|Fast facts on Entertainment and Leisure Software Publishers Association|
The Entertainment and Leisure Software Publishers Association (ELSPA) was an organisation formed on September 6, 1989 by British software publishers. It was known as the European Leisure Software Publishers Association until 2002. ELSPA officially changed its name to the "Association for UK Interactive Entertainment" ("Ukie") on September 7th, 2010.
From February 9th 1994 to Spring 2004, ELSPA voluntarily rated computer games released in Britain that were exempt from legal classification by the BBFC. The ratings given were originally 3–10, 11–14, 15–17 and 18+. Red "X"s highlighted ages a game was unsuitable for, while a tick in the categories above that indicated suitable ages. For example, a game suitable for all ages would have all categories checked. A title suitable only for adults would have "X"s in all categories except for 18+. A title suitable for ages 11 and older would have "X" in 3–10 and ticks in the rest. The ratings were later simplified to 3+, 11+, 15+ or 18+ as appropriate. The Mortal Kombat series was a notable candidate for having more mature audience ratings. This has now been replaced by a European ratings system, called PEGI.
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ELSPA were responsible for providing sales charts for computer and video games sold in the United Kingdom, and promoting anti-piracy initiatives, very much like the music industry's organisation, the BPI. It also co-manages the London Games Festival and the Edinburgh Interactive Festival.
While ELSPA represented British software publishers, video game developers in the UK are represented by The Independent Games Developers Association.
On 4 January 1983 the official UK music chart compilation was assumed by the "Gallup Organization". In 1984 they expanded to compile weekly sales charts for computer games based on a similar format to their music charts. By the time ELSPA had formed in 1989 the weekly Gallup charts had become the industry recognised standard, and were published in various industry and consumer publications. Subsequently ELSPA contracted Gallup to continue compiling UK computer and video game charts on their behalf, which were from then on commonly referred to as the "ELSPA Charts". Despite Gallup losing the official UK music chart contract on 30 June 1990 due to the BPI stating that they "could no longer afford the £600,000 a year cost", Gallup continued to compile the UK games charts for ELSPA.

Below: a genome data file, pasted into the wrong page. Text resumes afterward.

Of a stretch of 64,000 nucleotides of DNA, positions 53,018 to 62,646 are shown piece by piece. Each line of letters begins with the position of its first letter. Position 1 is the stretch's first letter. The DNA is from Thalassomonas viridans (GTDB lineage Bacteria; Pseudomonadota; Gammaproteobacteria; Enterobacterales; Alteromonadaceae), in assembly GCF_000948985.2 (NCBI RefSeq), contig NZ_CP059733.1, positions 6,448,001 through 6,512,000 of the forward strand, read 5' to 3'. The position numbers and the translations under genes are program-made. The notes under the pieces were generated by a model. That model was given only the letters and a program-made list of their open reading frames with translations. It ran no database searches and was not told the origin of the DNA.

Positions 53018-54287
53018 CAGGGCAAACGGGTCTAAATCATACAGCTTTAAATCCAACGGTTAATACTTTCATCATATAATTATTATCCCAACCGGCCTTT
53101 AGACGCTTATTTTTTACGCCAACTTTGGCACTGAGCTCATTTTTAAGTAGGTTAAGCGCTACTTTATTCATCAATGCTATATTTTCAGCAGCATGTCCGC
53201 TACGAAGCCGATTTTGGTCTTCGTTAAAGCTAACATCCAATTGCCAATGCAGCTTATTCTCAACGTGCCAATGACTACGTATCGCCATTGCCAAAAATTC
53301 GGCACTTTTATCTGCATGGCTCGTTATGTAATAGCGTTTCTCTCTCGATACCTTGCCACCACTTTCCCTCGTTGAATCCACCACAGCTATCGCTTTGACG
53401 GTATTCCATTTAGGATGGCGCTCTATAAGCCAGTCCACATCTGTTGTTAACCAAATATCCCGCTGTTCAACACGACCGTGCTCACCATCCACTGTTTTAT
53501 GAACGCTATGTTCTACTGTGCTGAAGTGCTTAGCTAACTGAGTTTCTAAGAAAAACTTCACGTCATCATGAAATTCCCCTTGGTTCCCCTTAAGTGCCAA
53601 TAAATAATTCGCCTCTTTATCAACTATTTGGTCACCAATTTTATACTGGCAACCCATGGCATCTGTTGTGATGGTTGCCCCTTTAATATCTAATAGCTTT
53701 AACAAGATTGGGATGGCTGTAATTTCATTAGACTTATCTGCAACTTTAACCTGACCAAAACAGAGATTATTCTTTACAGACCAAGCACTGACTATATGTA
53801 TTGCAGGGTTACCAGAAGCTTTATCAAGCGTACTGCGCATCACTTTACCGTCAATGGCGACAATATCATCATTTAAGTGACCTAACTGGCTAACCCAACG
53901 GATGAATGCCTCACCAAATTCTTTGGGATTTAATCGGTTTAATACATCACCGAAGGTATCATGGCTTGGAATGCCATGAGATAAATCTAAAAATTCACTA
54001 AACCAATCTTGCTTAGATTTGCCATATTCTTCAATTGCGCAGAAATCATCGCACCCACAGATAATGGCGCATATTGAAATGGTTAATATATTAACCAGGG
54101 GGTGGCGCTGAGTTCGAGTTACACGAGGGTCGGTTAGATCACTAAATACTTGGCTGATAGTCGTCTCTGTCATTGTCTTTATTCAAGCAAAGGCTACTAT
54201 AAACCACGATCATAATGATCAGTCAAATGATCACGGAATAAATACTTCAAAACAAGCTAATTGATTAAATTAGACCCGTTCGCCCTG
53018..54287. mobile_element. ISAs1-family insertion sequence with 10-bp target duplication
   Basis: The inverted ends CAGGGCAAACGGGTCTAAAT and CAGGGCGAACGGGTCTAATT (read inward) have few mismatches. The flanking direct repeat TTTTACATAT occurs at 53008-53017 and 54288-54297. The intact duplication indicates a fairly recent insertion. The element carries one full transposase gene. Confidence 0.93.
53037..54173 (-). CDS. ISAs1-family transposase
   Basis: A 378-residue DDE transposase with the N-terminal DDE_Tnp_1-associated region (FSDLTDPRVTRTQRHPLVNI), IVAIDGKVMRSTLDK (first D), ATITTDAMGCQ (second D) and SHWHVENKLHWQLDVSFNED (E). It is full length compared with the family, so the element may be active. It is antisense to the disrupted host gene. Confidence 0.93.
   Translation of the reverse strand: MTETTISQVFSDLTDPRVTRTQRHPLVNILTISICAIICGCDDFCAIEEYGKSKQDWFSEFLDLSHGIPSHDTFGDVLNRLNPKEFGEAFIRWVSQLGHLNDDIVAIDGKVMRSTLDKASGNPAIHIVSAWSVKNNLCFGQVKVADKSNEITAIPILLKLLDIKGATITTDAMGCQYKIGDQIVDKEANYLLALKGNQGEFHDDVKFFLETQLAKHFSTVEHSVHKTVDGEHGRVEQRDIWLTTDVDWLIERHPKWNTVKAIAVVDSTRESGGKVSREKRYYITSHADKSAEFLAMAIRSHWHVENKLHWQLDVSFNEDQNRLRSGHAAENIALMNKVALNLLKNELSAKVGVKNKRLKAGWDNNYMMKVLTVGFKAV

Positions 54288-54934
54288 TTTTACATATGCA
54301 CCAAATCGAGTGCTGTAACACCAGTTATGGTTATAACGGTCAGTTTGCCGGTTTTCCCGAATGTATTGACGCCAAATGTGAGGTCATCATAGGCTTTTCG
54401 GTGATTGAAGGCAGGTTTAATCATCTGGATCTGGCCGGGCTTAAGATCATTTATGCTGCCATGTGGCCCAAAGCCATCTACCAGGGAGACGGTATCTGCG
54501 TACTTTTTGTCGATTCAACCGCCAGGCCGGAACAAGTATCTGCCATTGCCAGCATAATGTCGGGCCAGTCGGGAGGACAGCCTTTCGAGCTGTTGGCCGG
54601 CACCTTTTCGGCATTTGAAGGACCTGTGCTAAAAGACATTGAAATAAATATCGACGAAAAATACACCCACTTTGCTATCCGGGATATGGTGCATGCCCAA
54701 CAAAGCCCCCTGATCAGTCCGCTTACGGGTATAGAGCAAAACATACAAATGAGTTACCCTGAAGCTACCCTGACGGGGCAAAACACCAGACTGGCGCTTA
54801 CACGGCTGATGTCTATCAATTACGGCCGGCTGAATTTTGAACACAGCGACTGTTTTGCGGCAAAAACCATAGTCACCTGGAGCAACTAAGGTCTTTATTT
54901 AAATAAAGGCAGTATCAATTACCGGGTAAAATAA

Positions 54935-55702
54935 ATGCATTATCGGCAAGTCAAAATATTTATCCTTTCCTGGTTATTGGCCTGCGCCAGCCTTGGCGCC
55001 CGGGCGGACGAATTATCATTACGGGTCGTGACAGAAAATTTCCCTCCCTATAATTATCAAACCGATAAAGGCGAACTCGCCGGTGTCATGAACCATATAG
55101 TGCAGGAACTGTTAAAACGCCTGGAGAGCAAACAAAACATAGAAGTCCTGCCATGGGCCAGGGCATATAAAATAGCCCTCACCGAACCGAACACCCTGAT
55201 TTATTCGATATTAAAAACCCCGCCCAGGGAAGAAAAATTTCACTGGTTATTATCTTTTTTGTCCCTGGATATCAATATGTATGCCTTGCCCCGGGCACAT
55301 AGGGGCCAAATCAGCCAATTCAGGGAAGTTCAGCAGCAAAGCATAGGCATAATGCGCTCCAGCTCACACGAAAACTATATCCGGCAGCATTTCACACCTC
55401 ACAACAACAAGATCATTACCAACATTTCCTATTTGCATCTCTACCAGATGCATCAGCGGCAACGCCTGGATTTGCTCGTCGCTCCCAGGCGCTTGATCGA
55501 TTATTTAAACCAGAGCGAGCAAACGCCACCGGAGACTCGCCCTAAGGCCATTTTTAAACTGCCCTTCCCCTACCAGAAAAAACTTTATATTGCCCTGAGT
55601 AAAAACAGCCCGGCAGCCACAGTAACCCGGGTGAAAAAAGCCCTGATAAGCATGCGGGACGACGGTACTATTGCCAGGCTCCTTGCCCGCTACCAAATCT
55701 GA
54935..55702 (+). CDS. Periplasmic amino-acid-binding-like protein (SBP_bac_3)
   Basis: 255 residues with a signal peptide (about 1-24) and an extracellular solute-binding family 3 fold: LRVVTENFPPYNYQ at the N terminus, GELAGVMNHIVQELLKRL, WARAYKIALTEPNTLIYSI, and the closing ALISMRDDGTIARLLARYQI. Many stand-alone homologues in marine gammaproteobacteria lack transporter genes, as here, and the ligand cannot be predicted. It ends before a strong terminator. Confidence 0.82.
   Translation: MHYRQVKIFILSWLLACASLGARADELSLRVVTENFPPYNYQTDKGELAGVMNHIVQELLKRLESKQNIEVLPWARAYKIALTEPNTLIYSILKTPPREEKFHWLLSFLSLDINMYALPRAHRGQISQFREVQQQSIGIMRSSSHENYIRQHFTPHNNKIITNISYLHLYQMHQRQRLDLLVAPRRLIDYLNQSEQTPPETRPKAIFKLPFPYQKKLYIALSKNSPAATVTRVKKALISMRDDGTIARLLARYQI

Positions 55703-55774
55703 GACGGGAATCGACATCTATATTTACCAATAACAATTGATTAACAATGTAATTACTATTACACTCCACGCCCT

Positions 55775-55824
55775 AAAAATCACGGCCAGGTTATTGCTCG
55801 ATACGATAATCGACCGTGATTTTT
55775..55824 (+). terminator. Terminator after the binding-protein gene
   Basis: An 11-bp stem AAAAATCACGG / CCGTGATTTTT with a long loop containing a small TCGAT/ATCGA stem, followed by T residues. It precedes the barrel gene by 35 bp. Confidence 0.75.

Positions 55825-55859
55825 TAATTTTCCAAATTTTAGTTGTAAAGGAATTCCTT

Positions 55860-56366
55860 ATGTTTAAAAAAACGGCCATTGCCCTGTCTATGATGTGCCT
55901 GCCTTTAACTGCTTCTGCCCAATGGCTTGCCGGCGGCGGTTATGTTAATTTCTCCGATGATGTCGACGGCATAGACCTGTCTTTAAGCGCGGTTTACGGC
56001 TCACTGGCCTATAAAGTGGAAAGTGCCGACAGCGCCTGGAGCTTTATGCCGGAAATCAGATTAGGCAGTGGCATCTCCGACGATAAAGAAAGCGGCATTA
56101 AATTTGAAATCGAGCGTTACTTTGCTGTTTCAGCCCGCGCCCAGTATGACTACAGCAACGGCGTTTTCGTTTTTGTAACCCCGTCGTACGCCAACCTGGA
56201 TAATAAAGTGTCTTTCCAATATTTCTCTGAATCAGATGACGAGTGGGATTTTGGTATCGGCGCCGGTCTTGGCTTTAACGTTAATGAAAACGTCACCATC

Following the console boom of the early '90s Gallup expanded their individual format charts to include console formats along with home computer formats. The first ever Sega Master System, Sega Mega Drive, and Sega Game Gear ELSPA charts were published in the October 1992 edition of Sega Power, and would become a regular feature from then on in many different British Sega magazines. With the launch of the "Teletext" service on British TV on 1 January 1993 the weekly Mega Drive chart was also published on Teletext's "Digitiser" gaming section. A Sega Mega CD chart soon followed it's release, with the first chart appearing in the July 1993 edition of Mega Action. However, perhaps due to low sales, low number of releases, or a combination of both no Sega 32X chart was ever compiled.
In 1996 Gallup decided that video game sales charts were no longer a core business. With the backing of ELSPA Gallup management bought out the business from Gallup, forming a new company "Chart-Track". Chart-Track continue to compile the official UK charts to this day, and were responsible for both the Sega Saturn and Sega Dreamcast charts.